Share
October 23, 2017 9:45 AM, EDT
Human-Machine Interaction, Computing Power Key to Development of Autonomous Trucks
Peterbilt Motors Co. Darryl Oster Oster by John Sommers II for Transport Topics

ORLANDO, Fla. — To pave the way for autonomous trucks, technology developers will need to refine the interaction between the human and the machine, and add more advanced sensors and greater computing power to the vehicle, experts said.

That pathway toward higher levels of automation was the topic of an Oct. 22 panel discussion here at American Trucking Associations’ Management Conference & Exhibition.

MCE COVERAGE: All stories | Live blog | Photo gallery

Darryl Oster, assistant chief engineer at Peterbilt Motors Co., said the continued development of advanced driver-assist systems, or ADAS, will improve safety and efficiency and eventually lead to highly automated trucks.

“At the end of ADAS journey lies autonomous operation,” where the vehicle is capable of driving itself under certain conditions without the need for a human operator, he said.

But achieving that level of automation will require further advances in onboard technology.

Highly automated trucks will be enabled by machine learning, more advanced sensors such as lidar and much greater computing power, Oster said.

“Processing these massive data streams will require significantly improved computing capabilities never before applied to commercial vehicles,” he said.

Questions also remain about how the government will regulate automated vehicles, whether trucking companies will purchase it and whether the motoring public will accept it.

“It is an exciting time to be innovating, and you can feel the excitement and enthusiasm,” Oster said, adding that it’s going to take a long time to validate that the technology is safer than a human driver and ensure that it will provide a return on investment.

“It is not a sprint, but rather a marathon,” Oster said.

Sawyer by John Sommers II for Transport Topics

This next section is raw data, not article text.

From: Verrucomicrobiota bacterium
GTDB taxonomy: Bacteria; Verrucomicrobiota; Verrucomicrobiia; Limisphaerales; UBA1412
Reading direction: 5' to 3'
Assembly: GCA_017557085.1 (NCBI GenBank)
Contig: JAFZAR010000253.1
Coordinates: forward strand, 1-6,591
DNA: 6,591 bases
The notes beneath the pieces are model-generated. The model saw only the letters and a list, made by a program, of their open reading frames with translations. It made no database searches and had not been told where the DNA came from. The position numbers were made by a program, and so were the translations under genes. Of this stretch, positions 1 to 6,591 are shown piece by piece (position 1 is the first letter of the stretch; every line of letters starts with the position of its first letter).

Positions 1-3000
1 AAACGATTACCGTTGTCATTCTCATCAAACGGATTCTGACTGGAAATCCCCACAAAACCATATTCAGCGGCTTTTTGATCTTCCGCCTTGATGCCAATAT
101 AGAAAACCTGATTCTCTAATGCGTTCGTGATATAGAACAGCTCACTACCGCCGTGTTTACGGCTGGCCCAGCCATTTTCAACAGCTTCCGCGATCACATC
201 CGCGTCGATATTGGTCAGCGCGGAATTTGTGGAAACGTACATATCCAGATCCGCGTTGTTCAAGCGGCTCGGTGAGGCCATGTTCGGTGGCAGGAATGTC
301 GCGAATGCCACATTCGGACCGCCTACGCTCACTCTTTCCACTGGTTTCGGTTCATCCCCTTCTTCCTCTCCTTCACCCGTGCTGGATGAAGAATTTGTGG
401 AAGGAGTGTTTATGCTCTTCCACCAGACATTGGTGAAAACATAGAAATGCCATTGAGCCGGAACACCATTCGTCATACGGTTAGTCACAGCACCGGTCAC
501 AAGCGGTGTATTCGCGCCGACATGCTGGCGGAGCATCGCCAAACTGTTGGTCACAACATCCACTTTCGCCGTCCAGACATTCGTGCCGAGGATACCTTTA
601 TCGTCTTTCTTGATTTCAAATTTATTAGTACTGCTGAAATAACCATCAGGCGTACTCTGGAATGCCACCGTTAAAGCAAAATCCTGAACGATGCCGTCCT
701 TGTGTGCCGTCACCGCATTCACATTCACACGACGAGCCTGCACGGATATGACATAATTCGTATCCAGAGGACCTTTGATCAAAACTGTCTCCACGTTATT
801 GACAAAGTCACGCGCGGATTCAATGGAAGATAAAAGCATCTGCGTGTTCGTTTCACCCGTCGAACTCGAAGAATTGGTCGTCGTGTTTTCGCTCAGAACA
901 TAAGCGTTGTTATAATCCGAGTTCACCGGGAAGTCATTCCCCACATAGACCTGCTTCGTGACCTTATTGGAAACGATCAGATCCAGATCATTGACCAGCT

Ben Sawyer, a postdoctoral associate at the Massachusetts Institute of Technology and an expert on human-machine interaction, said developers will need to find better ways to share information between the driver and the automated driving system.

For example, the question of how best to alert the driver when he or she needs to re-engage is “extremely important, and not a solved problem at the moment.”

Sawyer said higher automation will come to vehicles soon, but he also predicted that it will take much longer before vehicles become fully autonomous and able to handle all driving situations.

In the meantime, the human and the machine will need to work in tandem.

Even with the emergence of automated driving systems that incorporate radar, cameras and lidar, the human remains the best sensor in the vehicle, Sawyer said.

“When it comes down to understanding tricky situations, the human is still very much the state of the art, and that’s not going away any time soon.”

Patrick Shipley, vice president of legal and government affairs at video-safety firm Lytx Inc., said his company believes “there will continue to be a role for the driver for the foreseeable future.”

But that raises questions about whether drivers will be prepared to manage the automated systems in their vehicles, he said.

The regulatory environment also will play an important part in shaping the developing of automated vehicles.

Steudle by John Sommers II for Transport Topics

Kirk Steudle, director of the Michigan Department of Transportation, said many states already have adopted various forms of automated vehicle policy.

While it will be up to the federal government to set the vehicle safety standards, states will handle other aspects of automation, such as licensing the drivers, registering the vehicles, enacting and enforcing traffic laws, and setting rules for insurance and liability.

Steudle also emphasized the importance of public acceptance of the technology.

He argued that legislators should take a measured approach to automated vehicles and let the technology continue to develop without alarming the public.

“There’s going to be an accident. There’s going to be a fatality,” Steudle said. “Let’s make sure the baby isn’t thrown out with the bathwater.”

Truck platooning, he said, will be a good place to start and will help prepare the motoring public for other forms of automated vehicles on the road.